I’ve worked in the publishing industry for 17 years. Seven years as a full-time author and ten years as a full-time consultant who coaches authors and trains marketers at publishing houses. I’ve seen incredible change over these years, especially with the rise of Amazon and the invention of social media. However, I believe the industry is ripe for additional change. From my point of view, these are my predictions for the future of publishing:
Barnes & Noble will die a slow death.
B&N is the only major competition to Amazon, but they just announced a $125 million loss in fiscal 2018 and 6% decrease in annual sales. They’re a $3 billion company, so they won’t disappear anytime soon. But, their leadership lacks innovation, and they are the business version of a skinny kid getting bullied at the beach by Amazon.
Amazon will get regulated as a monopoly.
Amazon sells nearly 50% of print books and 70% of e-books in the U.S. In recent interviews, Jeff Bezos seems resigned that the government will pass regulation to slow down his utter dominance of the industry. However, that doesn’t mean Amazon will get punished. Instead, they’ll likely be separated into different business units (retail, web services, publishing, etc.) and continue to thrive.
Publishers will remain caught in a revenue catch-22.
Publishing houses could dramatically increase profits if they sold books directly to consumers. But, their retailer relationships prevent them from expanding into direct sales. No publisher can afford to tick off Amazon or B&N, so they must continue selling books at tight margins with limited, overworked staff. In addition, publishers will struggle to attract top talent, because they can’t offer competitive salaries. Why work in books when big bucks are available working in apps, gaming, movies, or virtual reality?
Authors will hate working with publishers…but still keep doing it.
I’ve trained over 500 authors. I can count on one hand the authors who were happy with their publisher. Dull cover designs, editing problems, boring book descriptions, and cookie-cutter marketing plans will continue in the foreseeable future. Yet, authors have egos, and they can’t resist the offer to receive an advance check and someone else to do the heavy lifting for them. Self-publishing is here to stay, but it requires more work to succeed than most authors are willing to commit.
The best new marketing ideas will come from self-published authors.
Jeff Bezos reported that over 1,000 indie authors surpassed $100,000 in royalties via Kindle Direct Publishing in 2017. I know an indie author in England who’s makes nearly $1 million a year from his personal book sales. Indie authors are hungry and savvy. They’ve figured out how to create sustainable audiences from scratch, master online advertising, and monetize their readerships. Plus, they enjoy telling publishers to suck an egg when asked if they’ll return to traditional publishing. Indie author success stories will become more frequent.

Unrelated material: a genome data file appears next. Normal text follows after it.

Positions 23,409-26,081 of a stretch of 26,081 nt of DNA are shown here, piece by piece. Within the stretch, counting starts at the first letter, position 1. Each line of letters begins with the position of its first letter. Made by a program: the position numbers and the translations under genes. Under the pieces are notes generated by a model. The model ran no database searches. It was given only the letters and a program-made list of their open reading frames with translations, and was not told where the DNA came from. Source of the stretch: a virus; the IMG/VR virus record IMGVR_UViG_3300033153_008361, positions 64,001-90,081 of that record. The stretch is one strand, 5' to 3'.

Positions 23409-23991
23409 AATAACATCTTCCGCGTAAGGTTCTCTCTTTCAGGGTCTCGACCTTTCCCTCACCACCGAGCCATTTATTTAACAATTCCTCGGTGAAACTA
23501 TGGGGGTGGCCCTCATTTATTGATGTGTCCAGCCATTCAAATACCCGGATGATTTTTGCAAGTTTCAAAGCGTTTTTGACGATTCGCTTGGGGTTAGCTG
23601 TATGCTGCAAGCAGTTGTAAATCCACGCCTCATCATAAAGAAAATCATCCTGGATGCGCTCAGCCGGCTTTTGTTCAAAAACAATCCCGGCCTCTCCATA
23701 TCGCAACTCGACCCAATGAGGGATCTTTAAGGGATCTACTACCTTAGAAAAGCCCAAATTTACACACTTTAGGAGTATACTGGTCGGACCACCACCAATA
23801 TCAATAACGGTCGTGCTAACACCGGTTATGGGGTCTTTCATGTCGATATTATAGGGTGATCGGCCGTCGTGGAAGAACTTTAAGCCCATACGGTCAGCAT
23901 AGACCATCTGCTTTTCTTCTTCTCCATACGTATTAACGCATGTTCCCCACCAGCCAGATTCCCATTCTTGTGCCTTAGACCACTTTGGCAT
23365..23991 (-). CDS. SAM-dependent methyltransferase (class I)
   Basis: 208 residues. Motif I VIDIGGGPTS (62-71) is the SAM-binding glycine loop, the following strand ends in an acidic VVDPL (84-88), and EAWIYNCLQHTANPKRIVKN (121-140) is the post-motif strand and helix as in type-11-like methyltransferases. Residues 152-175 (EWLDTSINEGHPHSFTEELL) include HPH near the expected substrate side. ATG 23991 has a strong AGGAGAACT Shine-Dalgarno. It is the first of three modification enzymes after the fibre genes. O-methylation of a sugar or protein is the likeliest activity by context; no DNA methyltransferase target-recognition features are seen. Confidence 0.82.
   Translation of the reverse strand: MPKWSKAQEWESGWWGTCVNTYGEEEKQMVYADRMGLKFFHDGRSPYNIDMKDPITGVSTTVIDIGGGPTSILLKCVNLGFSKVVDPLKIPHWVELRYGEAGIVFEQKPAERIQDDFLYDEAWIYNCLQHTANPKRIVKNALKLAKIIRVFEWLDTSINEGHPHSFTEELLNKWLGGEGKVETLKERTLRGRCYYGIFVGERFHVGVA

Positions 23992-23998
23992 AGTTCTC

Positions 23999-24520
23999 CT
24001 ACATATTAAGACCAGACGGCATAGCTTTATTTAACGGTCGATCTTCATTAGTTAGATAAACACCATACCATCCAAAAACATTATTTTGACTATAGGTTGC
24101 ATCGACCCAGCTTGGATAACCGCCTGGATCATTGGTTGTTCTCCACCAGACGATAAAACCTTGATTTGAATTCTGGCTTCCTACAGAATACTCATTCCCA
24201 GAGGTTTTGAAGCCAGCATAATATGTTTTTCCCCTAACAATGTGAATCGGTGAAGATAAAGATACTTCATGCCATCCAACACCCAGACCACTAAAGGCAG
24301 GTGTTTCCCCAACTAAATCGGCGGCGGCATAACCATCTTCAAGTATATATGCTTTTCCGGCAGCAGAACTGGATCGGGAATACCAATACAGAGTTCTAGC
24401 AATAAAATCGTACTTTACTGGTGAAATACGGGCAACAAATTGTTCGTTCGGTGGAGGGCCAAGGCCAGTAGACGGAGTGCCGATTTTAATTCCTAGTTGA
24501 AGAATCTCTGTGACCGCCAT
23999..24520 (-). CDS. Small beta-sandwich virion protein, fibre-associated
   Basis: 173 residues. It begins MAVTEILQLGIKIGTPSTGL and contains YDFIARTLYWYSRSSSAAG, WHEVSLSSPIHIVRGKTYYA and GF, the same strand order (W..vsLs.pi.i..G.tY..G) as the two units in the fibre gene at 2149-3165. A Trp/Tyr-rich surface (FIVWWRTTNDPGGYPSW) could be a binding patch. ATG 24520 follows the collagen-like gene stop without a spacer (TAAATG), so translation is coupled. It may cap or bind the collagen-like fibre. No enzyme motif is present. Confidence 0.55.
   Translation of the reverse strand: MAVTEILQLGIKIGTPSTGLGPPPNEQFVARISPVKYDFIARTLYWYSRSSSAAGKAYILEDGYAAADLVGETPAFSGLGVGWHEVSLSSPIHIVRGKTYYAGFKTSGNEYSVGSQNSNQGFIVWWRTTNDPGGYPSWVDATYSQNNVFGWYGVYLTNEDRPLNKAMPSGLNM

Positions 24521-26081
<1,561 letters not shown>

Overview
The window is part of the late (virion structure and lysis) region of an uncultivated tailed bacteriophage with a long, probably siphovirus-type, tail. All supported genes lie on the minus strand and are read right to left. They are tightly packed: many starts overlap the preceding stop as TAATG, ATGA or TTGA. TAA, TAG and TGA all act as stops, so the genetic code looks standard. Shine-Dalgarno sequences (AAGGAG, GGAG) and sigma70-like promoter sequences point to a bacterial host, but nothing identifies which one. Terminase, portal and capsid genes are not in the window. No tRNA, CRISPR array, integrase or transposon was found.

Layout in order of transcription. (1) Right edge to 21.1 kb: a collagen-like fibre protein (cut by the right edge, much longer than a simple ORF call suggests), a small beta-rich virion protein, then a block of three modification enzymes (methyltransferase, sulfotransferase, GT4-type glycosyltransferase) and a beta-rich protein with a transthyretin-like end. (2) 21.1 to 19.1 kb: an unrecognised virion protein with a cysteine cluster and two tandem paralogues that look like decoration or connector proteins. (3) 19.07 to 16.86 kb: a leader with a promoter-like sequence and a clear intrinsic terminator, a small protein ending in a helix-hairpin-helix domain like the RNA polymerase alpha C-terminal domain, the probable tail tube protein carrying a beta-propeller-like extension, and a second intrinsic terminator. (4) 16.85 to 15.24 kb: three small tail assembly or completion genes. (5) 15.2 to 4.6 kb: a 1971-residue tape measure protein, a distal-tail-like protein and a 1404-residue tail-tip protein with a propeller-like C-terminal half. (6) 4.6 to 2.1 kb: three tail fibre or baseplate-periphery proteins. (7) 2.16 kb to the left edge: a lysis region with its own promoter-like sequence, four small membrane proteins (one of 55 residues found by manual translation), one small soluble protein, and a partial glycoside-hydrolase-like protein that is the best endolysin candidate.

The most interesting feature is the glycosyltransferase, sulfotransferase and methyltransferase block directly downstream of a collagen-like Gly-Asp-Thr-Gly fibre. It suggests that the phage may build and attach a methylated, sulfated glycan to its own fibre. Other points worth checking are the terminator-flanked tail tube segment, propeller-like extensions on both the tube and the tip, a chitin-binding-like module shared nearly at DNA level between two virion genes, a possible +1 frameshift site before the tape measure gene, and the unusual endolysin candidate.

Facebook will stay too greedy to play fair.
In 2017, Facebook made nearly $40 billion (that’s billion with a “B”) from online advertising revenue. They made a lot of this money by limiting the reach of free posts, thus forcing authors to pay for their own followers to see their content (boosted post, anyone?). As a result, an author’s Facebook audience has become a house of cards that requires an extensive budget in order to monetize and grow. Do you think Facebook will walk away from $40 billion just to help authors reach their fans for free? Of course not. Therefore, other channels that attract direct subscribers will remain better avenues to build readership and market books to the masses, such as email, podcasts, blogs, etc.
Giving away free content will sell tons of books.
I’ve preached for years that giving away free content is the fastest path to paid sales (a.k.a. – sampling). This dynamic will continue to drive revenue for authors smart enough to offer a wide variety of free material to readers. Authors who hoard their content will struggle to attract readers. Authors who spread free material will reach a wider audience.
Authors who think outside the book will control their destiny.
Let’s face it. There is no money in books. The price point is too low. However, there is plenty of money to be made from spin-off revenue. Authors who take a wider view of their intellectual property will reap immense rewards. It’s never been easier to create video courses, paid webinars, training curriculum, theatrical rights, subscription programs, etc. The future is about looking beyond the book and creating multiple revenue streams. Writing a book is merely the starting point.
As we look ahead, I’m concerned about the death spiral that could befall many retailers and publishers. The industry currently lacks healthy competition and innovation. On the bright side, I believe there’s never been a better time to be an author. Embrace the opportunity, embrace the change, and embrace the ability to control your career.
Nervous about the future of your author career? Or, is the marketing team at your publishing house struggling to keep up with the best new book promotion tactics? My expertise has helped create bestselling results for numerous clients. Call me at 770-887-1462 or contact me online.
Jerry Jenkins says
Interesting, insightful stuff, Rob. I resonate with much of it.
I may share a bit of this with my 2,000+ online writing students, but will, of course, give full credit.
Hope you’re well.